# Multiple comparisons for not normal and heterogeneous data

I have a data set that has 3 groups and a single variable. Under normal circumstances, a one-way ANOVA would be used for comparisons between my three groups. HOWEVER I ran a Shapiro-Wilk test for normality (I tried to normalize the data but it was unsuccessful) and Levene's test for homogeneity and turns out my data is both: not normally distributed and heterogeneous.

What statistical method should I run instead of a One-way ANOVA and what post-hoc test may be better?

Edit: Below is a picture of the general data that I am referring to. Data is skewed but upon visual inspection doesn't look incredibly heterogeneous, despite the Levene's test of homogeneity results.

• Those tests are surprisingly unhelpful for your purposes. Shapiro-Wilk is going to reject an almost true null hypothesis once the sample size gets to be large; Levene is going to reject an almost true null hypothesis once the sample size gets to be large. By "an almost true null hypothesis", I mean a null hypothesis that, while false, is sufficiently close to true that subsequent testing is likely to be robust to such minor violations. The classic example is letting the central limit theorem take care of non-normal data. When you look at your data, do the assumptions seem very violated?
– Dave
Commented Jul 23, 2020 at 21:28
• Thank you for your response!. I have updated the post to include a picture of the data for my three groups. I believe the data is not normally distributed, which would be consistent with Shapiro-Wilk test. However, I don't fully believe that my data among groups is too heterogeneus, which would go against Levene's results. Commented Jul 24, 2020 at 20:20

Firstly, I'm not sure whether the extent of non-normality you see is really concerning - assuming this some kind of randomized experiment - for the valditity of methods assuming normal residuals. Very often, one may have some violation of the assumption of normal regression resdiuals without this mattering one bit for whether a linear model with normal residuals gives very sensible answers (there is an extensive literature on this).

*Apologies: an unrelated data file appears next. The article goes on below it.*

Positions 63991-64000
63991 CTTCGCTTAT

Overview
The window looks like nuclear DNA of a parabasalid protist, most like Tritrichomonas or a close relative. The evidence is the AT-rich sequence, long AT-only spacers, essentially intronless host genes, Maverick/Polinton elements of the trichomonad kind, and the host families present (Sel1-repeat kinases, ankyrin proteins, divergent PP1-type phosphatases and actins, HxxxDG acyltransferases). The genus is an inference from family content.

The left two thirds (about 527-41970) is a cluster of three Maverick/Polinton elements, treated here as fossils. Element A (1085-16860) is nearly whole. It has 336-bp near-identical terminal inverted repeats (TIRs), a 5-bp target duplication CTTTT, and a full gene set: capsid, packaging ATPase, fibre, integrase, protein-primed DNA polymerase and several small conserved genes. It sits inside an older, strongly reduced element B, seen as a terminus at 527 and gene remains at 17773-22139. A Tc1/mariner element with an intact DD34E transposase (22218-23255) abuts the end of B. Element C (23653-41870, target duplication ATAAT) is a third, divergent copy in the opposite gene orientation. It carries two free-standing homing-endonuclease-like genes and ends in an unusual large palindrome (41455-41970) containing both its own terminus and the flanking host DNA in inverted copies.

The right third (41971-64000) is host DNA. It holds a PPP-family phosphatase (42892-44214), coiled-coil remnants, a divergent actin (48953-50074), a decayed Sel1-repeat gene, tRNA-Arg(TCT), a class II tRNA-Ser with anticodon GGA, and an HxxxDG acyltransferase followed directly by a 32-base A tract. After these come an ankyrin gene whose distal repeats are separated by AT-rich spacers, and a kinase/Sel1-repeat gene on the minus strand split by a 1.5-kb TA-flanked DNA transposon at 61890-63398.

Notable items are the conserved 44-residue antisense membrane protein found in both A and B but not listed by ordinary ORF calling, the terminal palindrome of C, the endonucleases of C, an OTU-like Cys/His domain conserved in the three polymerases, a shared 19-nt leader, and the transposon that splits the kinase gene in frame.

Secondly, might there be other covariates (other than the group) that explain the distribution that you should include the model, after which model residuals might be reasonably normal.

Finally, this looks a bit like a log-transformation might be helpful. Even if some test for normality may still complain you might come closer to a normal distribution (however, note that this changes the interpretation of effects afer back-transformation from additive to multiplicative).

The most frequently used alternative to the traditional F-test ANOVA in your circumstance is the Kruskal-Wallis one-way ANOVA. If a typical ANOVA would have been a good choice under the assumption of normality, then it’s very likely the Kruskal-Wallis test assumptions are satisfied.

Note that the two do not formally measure the same thing so adjustments will need fo be made to your hypothesis statements. As always, make sure to take a close look at the limitations of the test and circumstances for which an ANOVA might not be suitable at all!

This test should be paired with the Dunn Test post-hoc. Implementations for both are available in most statistical computing software, although some care should be taken that the Dunn test has been implemented with attention to its use as a post-hoc test for Kruskal-Wallis.

If these do not appear satisfactory, you can explore other options by looking for tests that fall under the category of “non-parametric,” as those are most likely to not require an underlying normal distribution. Some resources for which can be found here..

In future questions, it is useful if you were to provide some additional details on the characteristics of the variable you have measured and what hypothesis you intend to test. This let’s responders be more confident ahem that they have lead you in the right direction!

• Thank you so much for your response! Doing Kruskal-Wallis followed by a Dunn's test with Bonferroni's correction was my first instinct but then I realized my data was not heterogeneous and I was worried that may affect the outcomes of the test. Those resources you shared are really helpful. And thank you for your recommendation on adding some of the data to have a better general picture. Commented Jul 24, 2020 at 20:01
• I have just added a picture to the original post. Thanks again! Commented Jul 24, 2020 at 20:21